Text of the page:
New Duties Imposed on Third List of 5,745 Tariff Classifications: Effective September 24
On September 17, 2018, the United States Trade Representative (“USTR”) released a list of 5,745 categories of products imported from China that will be subject to additional duties. This imposition of an additional duty is part of the U.S.’ response to the Section 301 investigation that found that China was engaging in unfair trade practices related to the forced transfer of American technology and intellectual property.1 U.S. Customs and Border Protection (“CBP”) will begin to collect the additional duties of 10% on September 24, 2018. On January 1, 2019, the additional duties will increase to 25%.
The 5,745 categories are distinct tariff classifications under the Harmonized Tariff Schedule of the United States (“HTSUS”). The announcement indicated that these categories of products cover approximately $200 billion worth of imports from China. These 5,745 were selected from an initial list of 6,031 tariff classifications that was whittled down after the USTR received written comments from the public and advice from the appropriate trade advisory committees. A public hearing was also held on the subject, during which witnesses provided testimony and responded to questions. As a result of this process the USTR decided to fully or partially remove almost 300 tariff lines from the original proposed list. Included among the products removed from the proposed list are certain consumer electronics products such as smart watches and Bluetooth devices; certain chemical inputs for manufactured goods, textiles and agriculture; certain health and safety products such as bicycle helmets; and child safety furniture such as car seats and playpens.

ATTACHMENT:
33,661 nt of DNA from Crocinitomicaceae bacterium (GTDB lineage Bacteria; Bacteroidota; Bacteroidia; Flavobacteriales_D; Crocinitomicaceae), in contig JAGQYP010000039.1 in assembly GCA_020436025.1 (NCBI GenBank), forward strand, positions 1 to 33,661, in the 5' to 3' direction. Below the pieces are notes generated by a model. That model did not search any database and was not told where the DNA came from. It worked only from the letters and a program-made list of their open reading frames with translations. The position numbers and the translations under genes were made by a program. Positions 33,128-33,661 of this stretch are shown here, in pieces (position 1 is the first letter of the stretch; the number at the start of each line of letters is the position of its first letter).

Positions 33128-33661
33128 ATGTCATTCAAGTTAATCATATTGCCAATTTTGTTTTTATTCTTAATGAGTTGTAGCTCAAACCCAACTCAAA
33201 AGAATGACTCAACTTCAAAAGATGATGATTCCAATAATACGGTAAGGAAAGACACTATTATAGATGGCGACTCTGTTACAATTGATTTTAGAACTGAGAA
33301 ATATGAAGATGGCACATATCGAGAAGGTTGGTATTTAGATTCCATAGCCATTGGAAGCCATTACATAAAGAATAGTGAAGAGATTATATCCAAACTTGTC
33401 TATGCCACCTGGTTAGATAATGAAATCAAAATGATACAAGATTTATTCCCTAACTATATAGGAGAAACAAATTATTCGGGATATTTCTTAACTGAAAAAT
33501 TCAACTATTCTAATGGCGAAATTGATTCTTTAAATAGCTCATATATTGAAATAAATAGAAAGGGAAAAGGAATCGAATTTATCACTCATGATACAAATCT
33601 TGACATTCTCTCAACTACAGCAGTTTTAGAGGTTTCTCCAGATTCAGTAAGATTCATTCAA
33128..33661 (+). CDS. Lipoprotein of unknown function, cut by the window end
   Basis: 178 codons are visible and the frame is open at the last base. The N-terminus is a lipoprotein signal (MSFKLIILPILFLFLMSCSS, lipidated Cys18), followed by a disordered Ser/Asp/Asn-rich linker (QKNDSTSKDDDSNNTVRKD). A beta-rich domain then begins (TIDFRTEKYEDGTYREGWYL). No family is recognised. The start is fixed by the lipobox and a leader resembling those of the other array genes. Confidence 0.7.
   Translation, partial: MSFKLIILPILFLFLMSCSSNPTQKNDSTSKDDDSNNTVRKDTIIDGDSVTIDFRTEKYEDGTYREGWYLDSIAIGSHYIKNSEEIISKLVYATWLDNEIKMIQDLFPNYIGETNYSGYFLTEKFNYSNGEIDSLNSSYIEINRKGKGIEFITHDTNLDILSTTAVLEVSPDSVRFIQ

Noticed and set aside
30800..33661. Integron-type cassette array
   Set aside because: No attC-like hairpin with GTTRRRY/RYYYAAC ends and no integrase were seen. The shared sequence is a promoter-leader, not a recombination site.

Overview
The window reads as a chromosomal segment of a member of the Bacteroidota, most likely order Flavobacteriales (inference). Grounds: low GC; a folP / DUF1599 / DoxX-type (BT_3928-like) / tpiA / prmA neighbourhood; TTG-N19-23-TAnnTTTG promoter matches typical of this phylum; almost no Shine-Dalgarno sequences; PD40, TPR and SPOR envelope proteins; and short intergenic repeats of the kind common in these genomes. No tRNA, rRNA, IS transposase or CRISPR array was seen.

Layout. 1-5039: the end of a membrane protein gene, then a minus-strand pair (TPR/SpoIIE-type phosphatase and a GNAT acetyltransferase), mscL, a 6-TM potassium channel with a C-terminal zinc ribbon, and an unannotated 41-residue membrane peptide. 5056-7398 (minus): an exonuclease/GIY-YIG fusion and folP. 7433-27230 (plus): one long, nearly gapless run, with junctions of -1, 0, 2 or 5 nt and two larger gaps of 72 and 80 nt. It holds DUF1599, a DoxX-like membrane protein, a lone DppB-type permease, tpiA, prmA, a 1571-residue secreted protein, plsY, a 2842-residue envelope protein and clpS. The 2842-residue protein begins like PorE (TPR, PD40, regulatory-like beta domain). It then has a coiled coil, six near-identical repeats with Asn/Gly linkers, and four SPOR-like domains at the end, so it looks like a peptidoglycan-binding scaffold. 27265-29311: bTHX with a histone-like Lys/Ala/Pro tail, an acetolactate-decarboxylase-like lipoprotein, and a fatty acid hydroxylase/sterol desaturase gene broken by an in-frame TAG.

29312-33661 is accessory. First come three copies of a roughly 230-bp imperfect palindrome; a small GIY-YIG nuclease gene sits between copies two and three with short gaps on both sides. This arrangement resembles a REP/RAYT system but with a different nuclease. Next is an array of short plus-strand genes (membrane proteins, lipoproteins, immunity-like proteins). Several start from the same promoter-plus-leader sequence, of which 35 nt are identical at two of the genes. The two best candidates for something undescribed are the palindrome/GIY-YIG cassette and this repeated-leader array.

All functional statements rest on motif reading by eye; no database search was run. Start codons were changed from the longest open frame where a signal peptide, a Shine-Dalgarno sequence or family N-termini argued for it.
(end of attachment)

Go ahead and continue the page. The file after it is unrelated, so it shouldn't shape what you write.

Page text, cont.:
One part of the September 17 list that appears to be causing some confusion comes in Part 2, which lists tariff classifications that are only partially covered by the action. In particular, the USTR has noted that products classified under the HTSUS subheading 8517.62.00 will be subject to additional duties except for products classified under the 10-digit carve-out 8517.62.0090. This 10-digit code does not currently exist in the HTSUS. We have been advised, however, by the USTR’s office that an updated HTSUS containing the 8517.62.0090 classification will be released shortly and that CBP will be providing additional guidance on this issue to allow importers to properly classify their products.
A process for requesting exclusion from these additional duties has not yet been released, but it is anticipated that one similar to that for products on the prior lists will be announced.
Exclusion Request Process and Timelines Released for (Previous) Second List of Tariff Classifications
Additionally, on September 18, 2018, the USTR released information regarding the process by which U.S. stakeholders may request that particular products classified within a tariff subheading covered by the August 16, 2018 additional action be excluded from the additional duties. All requests to exclude a particular product from the additional 25% tariffs established by the August 16 additional action must be received by December 18, 2018. A product exclusion process for items included on the September 17, 2018 list has not yet been released. (For the 25% tariffs imposed on July 6, the product exclusion deadline is October 9, as discussed in our prior briefing.)
Companies impacted by these tariff actions can consider a number of ways to blunt the impact on their business. One option noted above is to apply for exclusion of your goods from the additional tariffs; however, exclusions are granted at the discretion of the USTR. For many companies, this may also be a time to revisit their current import practices and supply chains to determine if duty-saving measures, such as special classifications or duty drawback, are available. Furthermore, many companies are and will be taking a close look at the structure of their supply chains to determine if there are opportunities to mitigate import costs.